Under new ownership, Ravn Alaska in the process of returning to the skies
ANCHORAGE, Alaska (KTUU) - Ravn Alaska is in full restart mode under new ownership after Ravn Air Group filed for bankruptcy and laid off all staff back in April. With the sale finalized, Ravn Alaska is beginning the steps to resume service including re-hiring staff and training flight crews with hopes of getting back in the air as early as mid-September.
This particular sale of some of Ravn Air Group’s assets includes several Dash-8s, a Saab 340, terminal leases and two Federal Aviation Administration certificates Part 121 certificates.
Ravn Alaska will operate the two certificates to eventually bring service back to the Aleutian Chain, Bristol Bay, Prince William Sound, the Kenai Peninsula, Norton Sound, the Interior and Arctic Alaska. Ravn’s new CEO, Rob McKinney, says the first priority will be bringing service back to Unalaska and St. Paul.
“Unalaska has the big fishing season coming up here and there’s lots of concern about moving workers back out to be ready for ‘A’ season, so we’re trying to make sure that they’re at the top of the list. They’re completely without service, where some of the closer-in cities actually can still drive. We’re trying to make sure we’re focused on the communities that are stranded without Ravn’s service,” said McKinney. “St. Paul, they’re also a contract with the federal government that Ravn has not been fulfilling since they shut down.”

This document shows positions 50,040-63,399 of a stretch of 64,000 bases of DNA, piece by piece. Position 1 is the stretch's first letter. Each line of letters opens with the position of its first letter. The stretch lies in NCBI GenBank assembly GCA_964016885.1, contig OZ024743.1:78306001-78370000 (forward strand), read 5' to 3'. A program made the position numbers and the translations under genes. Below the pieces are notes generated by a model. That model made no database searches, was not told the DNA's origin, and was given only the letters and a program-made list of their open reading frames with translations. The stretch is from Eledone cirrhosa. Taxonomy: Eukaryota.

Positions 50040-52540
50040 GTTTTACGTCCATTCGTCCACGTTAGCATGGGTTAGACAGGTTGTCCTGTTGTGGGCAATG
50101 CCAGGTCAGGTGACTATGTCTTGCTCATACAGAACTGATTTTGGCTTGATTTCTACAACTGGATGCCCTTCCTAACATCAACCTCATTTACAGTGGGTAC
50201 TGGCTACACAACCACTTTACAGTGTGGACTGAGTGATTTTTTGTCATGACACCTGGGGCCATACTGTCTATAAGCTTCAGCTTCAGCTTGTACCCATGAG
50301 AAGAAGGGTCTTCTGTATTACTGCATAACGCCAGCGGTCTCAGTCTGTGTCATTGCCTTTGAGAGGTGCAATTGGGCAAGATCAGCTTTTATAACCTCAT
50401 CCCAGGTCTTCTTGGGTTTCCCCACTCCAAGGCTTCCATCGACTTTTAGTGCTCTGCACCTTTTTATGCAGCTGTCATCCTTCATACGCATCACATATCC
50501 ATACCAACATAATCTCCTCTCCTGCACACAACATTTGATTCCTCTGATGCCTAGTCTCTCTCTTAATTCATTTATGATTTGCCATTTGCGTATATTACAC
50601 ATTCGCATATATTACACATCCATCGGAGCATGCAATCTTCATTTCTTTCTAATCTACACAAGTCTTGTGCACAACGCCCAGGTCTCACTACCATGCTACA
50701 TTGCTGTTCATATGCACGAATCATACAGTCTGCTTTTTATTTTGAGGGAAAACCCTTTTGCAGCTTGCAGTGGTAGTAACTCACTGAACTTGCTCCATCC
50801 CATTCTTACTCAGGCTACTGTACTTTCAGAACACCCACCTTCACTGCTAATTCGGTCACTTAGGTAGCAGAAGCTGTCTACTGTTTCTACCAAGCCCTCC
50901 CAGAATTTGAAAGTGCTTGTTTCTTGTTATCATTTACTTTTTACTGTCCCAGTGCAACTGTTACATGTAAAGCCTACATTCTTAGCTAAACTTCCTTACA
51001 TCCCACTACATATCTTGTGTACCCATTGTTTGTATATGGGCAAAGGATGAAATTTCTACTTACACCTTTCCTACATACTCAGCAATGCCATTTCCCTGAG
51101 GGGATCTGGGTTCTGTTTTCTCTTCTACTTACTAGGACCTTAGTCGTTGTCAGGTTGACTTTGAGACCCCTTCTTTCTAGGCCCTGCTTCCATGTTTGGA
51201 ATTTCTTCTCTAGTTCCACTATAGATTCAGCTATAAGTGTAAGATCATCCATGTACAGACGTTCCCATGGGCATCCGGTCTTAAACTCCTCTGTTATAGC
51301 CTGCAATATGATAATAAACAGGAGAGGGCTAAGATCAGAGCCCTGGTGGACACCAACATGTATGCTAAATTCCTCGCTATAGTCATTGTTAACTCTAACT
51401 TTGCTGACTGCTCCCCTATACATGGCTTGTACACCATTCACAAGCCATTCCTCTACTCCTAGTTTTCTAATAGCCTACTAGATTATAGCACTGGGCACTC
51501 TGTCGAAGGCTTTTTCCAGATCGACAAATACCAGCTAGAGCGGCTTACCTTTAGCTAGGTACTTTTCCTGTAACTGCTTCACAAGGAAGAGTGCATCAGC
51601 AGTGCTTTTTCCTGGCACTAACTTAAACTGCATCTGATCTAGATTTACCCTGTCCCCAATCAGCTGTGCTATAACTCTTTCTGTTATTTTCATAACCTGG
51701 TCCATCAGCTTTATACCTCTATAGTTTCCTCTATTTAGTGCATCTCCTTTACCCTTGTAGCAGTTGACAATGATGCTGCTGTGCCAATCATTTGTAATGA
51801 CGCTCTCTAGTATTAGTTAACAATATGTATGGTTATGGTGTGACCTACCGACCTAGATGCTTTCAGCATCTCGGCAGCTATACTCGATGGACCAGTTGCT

Ravn Alaska is in the process of training and hiring flight crews to make that happen. McKinney says the company intends to re-hire 400 of Ravn Air's former employees.
"A lot of people saw in the bankruptcy proceedings they had 1300 employees, but that was mostly for parts of the business that we didn't end up acquiring that was further out in the villages," said McKinney. "So far, it's been 100% former Ravn employees that really want to come back. They put their blood, sweat, and tears, and really cared about this airline."
McKinney says for at least the first six months, the airline will be operating at about 40% capacity. The hope is to eventually bring the same level of service Ravn previously brought to remote areas of the state.
"There will be a few shortages just because we don't have as many aircraft as what they had in the previous iteration of Ravn, and so we're going to be targeting and focusing and making sure that we do a really good job before we keep expanding and go to all the cities that they used to go to."
McKinney says safety is also a main focus ahead of resuming service.
“We’ve reached out to both Alaska Airlines and Delta Airlines, and both of their safety departments have agreed to come in and kind of partner with us and make sure that all our protocols are what they need to be and be up to their standards,” said McKinney.
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